Even in having a more clear understanding of the type of degree that would be most beneficial and what universities would provide the most comprehensive funding options, you may still have  several schools to look through. The next step is to consider the reputation. This goes beyond just the name recognition of the university. Every department and school within a university has their own leadership, faculty, and vision for their students. This means that, though the undergraduate and business school at university might produce successful students bolstered by a strong network, other schools within the same university might not have the same outcomes. Look into the reputation of the specific school and program you are interested in. Additionally, seek information on the strength of their career offices and employment statistics to get a sense of your post-graduate career prospects. Though looking at ranking list and graduate school discussion boards may give you some information, one of the best ways to get a better picture is to talk with current students and alumni. Don’t know anyone who goes to the school? Reach out to the school; they would be happy to put you in contact with someone if it means attracting a potentially high quality candidate in the future.

4. Visit campus and meet faculty. 

If you are able to visit the campus and meet faculty, in-person visits can go a long way in admissions, particularly for PhD programs. The conversations you have while you are on-campus can give you program-specific information to provide in the personal statement of your application, connecting your present to your professional future. Furthermore, it will give you access to offices and departments where, not only do you want to learn more about them, they also are interested in learning more about you as a potential incoming student. 

5. Review application requirements. 

As you finalize your list, consider what the application requirements for your programs of interest are. Some schools may require standardized test scores (ex: GRE,GMAT, LSAT, TOEFL). Within this group, some of these schools may have high minimum scores which may require you to be more diligent about practice exams and test preparation. On the other hand, some programs will have no test requirement at all. Additionally, some PhD programs may only accept candidates who already have a Master’s, while others have a program where you earn your Master’s while ultimately working towards your PhD. These elements are important to research so that you are not investing valuable time into unnecessary applications or application components.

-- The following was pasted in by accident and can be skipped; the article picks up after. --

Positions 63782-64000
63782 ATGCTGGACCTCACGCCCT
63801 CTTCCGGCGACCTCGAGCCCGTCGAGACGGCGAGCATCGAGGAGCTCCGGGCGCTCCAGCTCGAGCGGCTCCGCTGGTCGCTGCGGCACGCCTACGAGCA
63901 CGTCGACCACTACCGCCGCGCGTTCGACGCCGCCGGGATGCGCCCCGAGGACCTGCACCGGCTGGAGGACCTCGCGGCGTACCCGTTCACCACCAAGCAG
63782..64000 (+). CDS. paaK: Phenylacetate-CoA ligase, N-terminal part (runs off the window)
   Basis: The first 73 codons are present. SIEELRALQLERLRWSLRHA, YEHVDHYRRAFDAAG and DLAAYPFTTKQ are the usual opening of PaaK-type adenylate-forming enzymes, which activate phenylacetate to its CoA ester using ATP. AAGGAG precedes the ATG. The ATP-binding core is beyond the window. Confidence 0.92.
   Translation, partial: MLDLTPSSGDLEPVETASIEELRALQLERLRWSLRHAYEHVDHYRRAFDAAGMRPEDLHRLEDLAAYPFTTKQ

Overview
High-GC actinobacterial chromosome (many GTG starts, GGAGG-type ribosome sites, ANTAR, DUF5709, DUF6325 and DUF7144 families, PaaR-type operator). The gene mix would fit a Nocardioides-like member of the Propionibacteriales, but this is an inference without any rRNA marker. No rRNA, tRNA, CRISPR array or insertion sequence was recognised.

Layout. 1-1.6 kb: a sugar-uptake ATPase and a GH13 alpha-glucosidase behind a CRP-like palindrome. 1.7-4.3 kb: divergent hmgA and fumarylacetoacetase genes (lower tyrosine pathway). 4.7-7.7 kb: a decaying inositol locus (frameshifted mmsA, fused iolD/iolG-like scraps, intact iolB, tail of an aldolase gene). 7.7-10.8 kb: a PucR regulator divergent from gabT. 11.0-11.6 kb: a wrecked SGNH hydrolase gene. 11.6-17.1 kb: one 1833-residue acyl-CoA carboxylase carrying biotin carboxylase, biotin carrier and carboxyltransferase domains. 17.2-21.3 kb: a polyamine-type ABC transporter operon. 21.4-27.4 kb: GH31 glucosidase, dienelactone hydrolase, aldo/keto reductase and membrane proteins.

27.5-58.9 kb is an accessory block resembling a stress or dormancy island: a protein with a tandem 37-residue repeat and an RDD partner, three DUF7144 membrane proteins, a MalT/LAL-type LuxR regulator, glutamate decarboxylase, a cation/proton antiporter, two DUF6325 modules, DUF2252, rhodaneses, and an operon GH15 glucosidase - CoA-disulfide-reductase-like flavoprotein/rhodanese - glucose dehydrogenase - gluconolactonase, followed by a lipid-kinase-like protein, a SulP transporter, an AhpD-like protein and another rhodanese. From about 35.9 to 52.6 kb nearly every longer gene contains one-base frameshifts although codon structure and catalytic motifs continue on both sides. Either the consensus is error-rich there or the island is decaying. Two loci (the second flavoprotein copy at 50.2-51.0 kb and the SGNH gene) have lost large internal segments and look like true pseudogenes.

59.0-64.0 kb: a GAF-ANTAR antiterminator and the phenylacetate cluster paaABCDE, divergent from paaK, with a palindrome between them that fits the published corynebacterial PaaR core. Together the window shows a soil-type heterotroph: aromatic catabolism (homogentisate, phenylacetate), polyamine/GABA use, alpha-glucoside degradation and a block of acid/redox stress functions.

Finally, If you lack certain prerequisites like research experience, language fluency or relevant work experience, you might consider pursuing a professional or research fellowship first before your graduate school pursuits (ex: 28 Fellowships for Undergraduate Research or 19 Fellowships for a Self-Designed Project Abroad)

Graduate school is a big decision and can be the launch that you need to take your career to the next level and ultimately place you in the arena where you can reach your professional goals. By carefully researching the pathways available, you are sure to be on your way to your next best step. 

Keara Cormier-Hill is an alumna of the Harvard University Graduate School of Education (HGSE), there having completed her Master’s of Education and Certificate of Advanced Studies, along with the Child Protection Certificate from the Harvard François-Xavier Bagnoud (FXB) Center for Health and Human Rights. Prior to HGSE, Keara collaborated with youth-centered international organizations in the Dominican Republic for two years as a Princeton in Latin America Fellow.

© Victoria Johnson 2019, all rights reserved.